As the high school baseball season rolled by, Hunter Hudson was beginning to have doubts.
Sequatchie County's senior shortstop was securing few looks and no scholarship offers.
He began to think that opting to play football rather than fall baseball last season might be his undoing.
"Playing football put me behind other guys, but my coach did a great job of getting me looked at, and I have no regrets about playing football," Hudson said. "I think the regret would have been not playing."
He plans to sign this weekend with Tennessee Tech.
"I kept telling him that he had to be patient. There toward the end of the season he didn't have anything, and I kept preaching patience," Sequatchie coach Aaron Simmons said. "Then when summer ball started, things started opening up.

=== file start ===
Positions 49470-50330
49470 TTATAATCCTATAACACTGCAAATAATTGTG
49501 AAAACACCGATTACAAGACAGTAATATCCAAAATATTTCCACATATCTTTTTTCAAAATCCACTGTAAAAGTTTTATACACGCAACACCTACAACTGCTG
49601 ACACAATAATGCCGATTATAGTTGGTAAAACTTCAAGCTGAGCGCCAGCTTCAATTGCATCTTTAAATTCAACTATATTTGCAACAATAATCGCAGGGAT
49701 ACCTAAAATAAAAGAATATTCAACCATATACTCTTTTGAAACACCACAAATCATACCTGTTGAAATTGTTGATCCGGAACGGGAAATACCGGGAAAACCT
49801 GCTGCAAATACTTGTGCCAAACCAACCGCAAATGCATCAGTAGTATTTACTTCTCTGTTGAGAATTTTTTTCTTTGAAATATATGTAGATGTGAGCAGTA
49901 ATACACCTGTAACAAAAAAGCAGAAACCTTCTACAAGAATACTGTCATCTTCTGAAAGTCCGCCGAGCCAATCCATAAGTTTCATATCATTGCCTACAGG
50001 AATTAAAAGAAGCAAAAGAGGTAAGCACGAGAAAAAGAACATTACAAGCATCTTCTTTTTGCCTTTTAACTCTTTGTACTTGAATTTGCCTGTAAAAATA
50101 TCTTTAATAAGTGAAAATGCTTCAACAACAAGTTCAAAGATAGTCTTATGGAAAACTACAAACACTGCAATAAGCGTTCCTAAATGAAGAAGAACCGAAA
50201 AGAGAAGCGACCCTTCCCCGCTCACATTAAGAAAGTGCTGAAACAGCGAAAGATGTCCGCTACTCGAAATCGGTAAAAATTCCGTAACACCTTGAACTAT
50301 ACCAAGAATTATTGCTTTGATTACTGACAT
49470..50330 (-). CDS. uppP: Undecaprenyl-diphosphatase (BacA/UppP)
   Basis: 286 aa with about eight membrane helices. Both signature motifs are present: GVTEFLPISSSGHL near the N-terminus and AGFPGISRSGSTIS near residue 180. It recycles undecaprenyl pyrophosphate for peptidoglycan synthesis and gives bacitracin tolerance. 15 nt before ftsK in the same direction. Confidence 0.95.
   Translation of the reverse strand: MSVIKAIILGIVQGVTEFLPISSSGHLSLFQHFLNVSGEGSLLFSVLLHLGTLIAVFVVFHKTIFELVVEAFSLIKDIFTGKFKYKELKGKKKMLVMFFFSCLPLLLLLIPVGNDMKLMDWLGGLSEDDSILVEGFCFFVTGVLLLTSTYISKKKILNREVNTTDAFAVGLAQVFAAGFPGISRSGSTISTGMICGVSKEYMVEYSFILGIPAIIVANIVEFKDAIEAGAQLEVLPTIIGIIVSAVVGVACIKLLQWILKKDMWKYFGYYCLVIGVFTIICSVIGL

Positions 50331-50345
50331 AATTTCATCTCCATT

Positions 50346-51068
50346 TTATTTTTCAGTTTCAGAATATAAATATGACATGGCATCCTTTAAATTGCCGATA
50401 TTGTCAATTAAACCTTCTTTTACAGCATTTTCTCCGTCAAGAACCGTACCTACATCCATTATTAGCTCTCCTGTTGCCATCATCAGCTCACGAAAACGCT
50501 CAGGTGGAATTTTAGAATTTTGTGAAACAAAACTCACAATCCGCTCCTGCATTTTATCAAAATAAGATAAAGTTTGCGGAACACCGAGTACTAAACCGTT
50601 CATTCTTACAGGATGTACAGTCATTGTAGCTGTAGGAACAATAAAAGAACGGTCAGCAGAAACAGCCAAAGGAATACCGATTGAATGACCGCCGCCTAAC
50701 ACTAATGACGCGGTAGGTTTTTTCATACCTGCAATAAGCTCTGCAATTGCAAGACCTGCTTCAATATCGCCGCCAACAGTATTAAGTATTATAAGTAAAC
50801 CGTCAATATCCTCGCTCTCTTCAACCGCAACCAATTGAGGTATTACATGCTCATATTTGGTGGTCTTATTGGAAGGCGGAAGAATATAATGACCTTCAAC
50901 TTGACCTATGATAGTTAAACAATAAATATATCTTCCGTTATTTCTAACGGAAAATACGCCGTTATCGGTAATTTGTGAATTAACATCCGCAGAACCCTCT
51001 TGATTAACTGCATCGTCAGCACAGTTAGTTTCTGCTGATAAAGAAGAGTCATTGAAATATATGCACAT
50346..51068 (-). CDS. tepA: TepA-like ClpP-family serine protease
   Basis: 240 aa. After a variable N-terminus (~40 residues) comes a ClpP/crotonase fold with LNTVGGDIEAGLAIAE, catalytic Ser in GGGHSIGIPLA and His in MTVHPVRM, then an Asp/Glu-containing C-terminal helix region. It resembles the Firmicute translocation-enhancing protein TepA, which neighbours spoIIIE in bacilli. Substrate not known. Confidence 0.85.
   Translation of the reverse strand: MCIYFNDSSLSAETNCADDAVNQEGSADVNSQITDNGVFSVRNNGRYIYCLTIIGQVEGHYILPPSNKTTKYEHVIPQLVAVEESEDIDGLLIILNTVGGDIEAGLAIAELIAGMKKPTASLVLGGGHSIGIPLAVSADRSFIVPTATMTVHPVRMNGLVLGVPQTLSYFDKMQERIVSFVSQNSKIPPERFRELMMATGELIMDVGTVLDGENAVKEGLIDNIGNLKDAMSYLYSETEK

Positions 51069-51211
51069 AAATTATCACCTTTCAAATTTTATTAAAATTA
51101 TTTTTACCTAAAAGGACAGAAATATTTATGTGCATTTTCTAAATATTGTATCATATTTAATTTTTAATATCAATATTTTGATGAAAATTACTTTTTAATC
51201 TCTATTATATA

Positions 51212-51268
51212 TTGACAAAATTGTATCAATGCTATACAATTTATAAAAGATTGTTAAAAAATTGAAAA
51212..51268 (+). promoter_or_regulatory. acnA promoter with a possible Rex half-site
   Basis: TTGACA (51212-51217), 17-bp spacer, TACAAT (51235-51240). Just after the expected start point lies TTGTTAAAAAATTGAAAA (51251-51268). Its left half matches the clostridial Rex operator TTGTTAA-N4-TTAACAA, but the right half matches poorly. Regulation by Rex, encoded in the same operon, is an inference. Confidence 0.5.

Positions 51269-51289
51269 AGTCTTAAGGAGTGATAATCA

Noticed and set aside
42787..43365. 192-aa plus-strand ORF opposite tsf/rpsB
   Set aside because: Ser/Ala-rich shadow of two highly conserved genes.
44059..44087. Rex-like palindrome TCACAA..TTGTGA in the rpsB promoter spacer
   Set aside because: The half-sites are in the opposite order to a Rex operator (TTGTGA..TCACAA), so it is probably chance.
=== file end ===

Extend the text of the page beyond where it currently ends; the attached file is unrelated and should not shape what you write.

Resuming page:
"Tennessee Tech saw him one time and said they wanted him. To be in the position he was in, he did well. He was fortunate to get a Division I offer."
Simmons was referring to timing rather than talent.
"I honestly believe he was the best player in the Chattanooga area this year," Simmons said.
Hudson hit an area-leading .520 with seven home runs, 11 doubles and two triples. He also had 27 RBIs, scored 51 runs and stole 55 bases.
"He has game-changing speed in addition to being a physical player. He's bigger than I thought. He has great potential," Ooltewah coach Brian Hitchcox said after watching Hudson win the MVP trophy in the Tennessee-Georgia all-star baseball game Tuesday.
Hudson's commitment to Tech gives his family two college-bound baseball players. His younger brother, junior pitcher Dakota Hudson, committed to Mississippi State this spring.
Two other Indians signed to move on. Left-handed pitcher A.J. Houk, who missed the bulk of the season with a hairline fracture in his elbow, signed with the University of the Cumberlands, and right-handed pitcher Kegan Frederick signed with Cleveland State.